It’s one thing cooking any old meal. It’s quite another cooking a great Christmas dinner, especially when your oven’s relatively new. You know what it’s like. Over time you get used to your old cooker’s little foibles: the way it runs hot or cool, leaks heat or takes aeons to warm to temperature. If you’re the proud owner of a brand-spanking new Rayburn range, you might be feeling a bit uncertain about the whole Christmas thing. Here’s some useful tips to help you create a delicious, moist and memorable Xmas meal.
First, try the internet. There’s a host of excellent hints and tips about getting the best out of range cookers, from specialist range cooker blogs, supplier sites and recipe sites. Many are written by people who spend a lot of time on their range, with plenty of genuine, in-depth experience.
It’s easy to find specialist books about cooking with a range. Try the New Rayburn Cookbook by Richard Maggs and Dawn Roads. Maggs also wrote the Little Book of Rayburn Tips. Roads is a former in- house home economist for Rayburn themselves, and both are big fans of fresh, simple recipes and easy cooking. Perfect when you’re creating a seasonal meal for loads of people! With more than 100 recipes and stunning photos, it’s an asset to any kitchen. Alternatively, if you have an Aga you can always track down the wonderful Twelve Days of Christmas – Aga Recipes by Sarah Whitaker. She’s an Aga Demonstrator so she knows her stuff! Try the Classic Rayburn Book of Slow Cooking by Louise Walker, The Classic Rayburn Cookery Book, also by Louise Walker or the Country Range Cookbook by Carol Bowen. You can get most of these second hand via Amazon Marketplace, or buy new.
It’s also a good idea to pop into your local range cooker dealership, or give them a call to see if they can offer Christmas dinner-specific advice. You never know! The manufacturers themselves are also often a source of handy tips and hints for range cooking perfection. If they can’t help, they might know someone who can.
Last but never least, ask someone who already has a range for advice. Ranges are growing fast in popularity because they’re easy to use, rugged and long-lasting, beautiful to look at and have a load of ‘green’ features to help save energy. Ask around and you’re bound to find someone who’s been using a range for long enough to give you the low-down.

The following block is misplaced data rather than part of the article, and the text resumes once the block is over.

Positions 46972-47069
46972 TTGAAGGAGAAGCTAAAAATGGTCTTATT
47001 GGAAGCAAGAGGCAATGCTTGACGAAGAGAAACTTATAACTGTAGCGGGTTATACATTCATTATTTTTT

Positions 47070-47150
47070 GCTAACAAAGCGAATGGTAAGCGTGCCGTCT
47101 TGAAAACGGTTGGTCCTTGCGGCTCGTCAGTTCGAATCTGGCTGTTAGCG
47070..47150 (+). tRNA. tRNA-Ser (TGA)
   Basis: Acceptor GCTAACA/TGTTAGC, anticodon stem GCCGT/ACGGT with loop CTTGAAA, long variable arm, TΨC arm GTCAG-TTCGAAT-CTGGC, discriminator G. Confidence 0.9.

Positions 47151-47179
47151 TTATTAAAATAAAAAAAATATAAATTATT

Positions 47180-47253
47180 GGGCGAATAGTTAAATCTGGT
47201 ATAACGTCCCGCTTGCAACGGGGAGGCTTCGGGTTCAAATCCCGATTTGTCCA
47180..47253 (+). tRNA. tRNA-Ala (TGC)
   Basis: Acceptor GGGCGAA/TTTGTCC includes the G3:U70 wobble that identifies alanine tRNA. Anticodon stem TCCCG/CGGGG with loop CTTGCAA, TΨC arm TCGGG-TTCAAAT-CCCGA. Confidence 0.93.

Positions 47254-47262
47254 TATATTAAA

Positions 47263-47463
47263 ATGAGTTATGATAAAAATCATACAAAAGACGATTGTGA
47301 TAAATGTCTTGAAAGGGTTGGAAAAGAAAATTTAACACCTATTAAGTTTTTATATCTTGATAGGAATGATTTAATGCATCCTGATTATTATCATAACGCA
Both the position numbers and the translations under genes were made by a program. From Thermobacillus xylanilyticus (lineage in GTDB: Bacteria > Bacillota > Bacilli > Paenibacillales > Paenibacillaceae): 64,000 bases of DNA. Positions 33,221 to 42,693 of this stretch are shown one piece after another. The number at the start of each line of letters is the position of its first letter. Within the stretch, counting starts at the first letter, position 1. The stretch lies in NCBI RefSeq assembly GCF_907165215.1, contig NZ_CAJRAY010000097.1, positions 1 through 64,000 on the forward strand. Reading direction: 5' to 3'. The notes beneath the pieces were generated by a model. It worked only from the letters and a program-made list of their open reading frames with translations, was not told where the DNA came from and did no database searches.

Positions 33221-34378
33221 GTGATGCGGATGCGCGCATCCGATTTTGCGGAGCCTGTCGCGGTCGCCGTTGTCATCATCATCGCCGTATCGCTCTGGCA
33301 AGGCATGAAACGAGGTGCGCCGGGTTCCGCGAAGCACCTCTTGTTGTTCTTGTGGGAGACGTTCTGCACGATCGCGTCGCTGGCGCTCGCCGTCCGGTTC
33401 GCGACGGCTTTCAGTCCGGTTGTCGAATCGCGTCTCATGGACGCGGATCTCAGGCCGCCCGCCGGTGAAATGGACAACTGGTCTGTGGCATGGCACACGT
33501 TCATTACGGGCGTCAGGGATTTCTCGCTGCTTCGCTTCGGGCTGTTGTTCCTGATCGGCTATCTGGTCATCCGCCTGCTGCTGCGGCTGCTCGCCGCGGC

The Rayburn is a genuine little workhorse, a classic cast iron cooker that can create mouth-watering meals, heat your domestic water and keep your home cosy. Working the same way as their sister brand, the AGA, they bring indirect heat into play for superbly moist and tasty food. And the choice of fuels is fantastic, including oil, natural gas, propane gas, wood and solid fuel. It’s a classic design choice for good looking contemporary kitchens. And it’s creating a real design stir.
How come? It’s the colours. The latest palette is exciting interior designers and consumers alike, with fourteen key shades to choose from. And – if you really want to really push the design boat out – there’s even custom colours available too.
So what’s the latest in kitchen interior design trends? The range cooker itself is becoming a bigger player in the general scheme of things. Once a mere appliance, today the range plays a starring role, with the colour leading and informing consumer interiors choices.
As well as regulation black, dark clue, chocolate, cream and white there’s British Racing Green, an all time classic colour that goes beautifully with rich Victorian-style burgundies and plums, purples and deep cherry reds. As well as making a wonderfully crisp contrast with pure white walls. There’s golden yellow and heather, Wedgewood – a lovely sky blue – and claret, pewter and jade, aubergine and pistachio, delightfully French and the perfect centrepiece for a shabby chic kitchen where the whole family can relax in comfort and style.
The hottest trend is to treat range cookers as the driver of the room’s design. Instead of trying to merge it in to the background, today’s designers are grabbing the range by the horns using it to inspire the rest of the room. So a heather Rayburn might suit in a cream, lavender, heather and cerise room, the colour accentuated and picked up by chair covers and cushions, rugs and blinds, curtains and flooring. And a rich jade green cooker might sit in design splendour amid shining antique golds, pale leafy greens and rich, buttery creams to create a contemporary kitchen design with a real difference.
Black, white, pewter and cream ranges go with virtually everything, a good move if you’re passionate about interiors and change your kitchen’s look every year or two. Aubergine is ideal for strong, definite, masculine kitchens and looks fantastic teamed with ‘70s tangerine orange on the walls and black gloss paint on your woodwork. Wild? Probably. But memorable, stylish and unique too. As far as kitchen interiors are concerned, anything goes!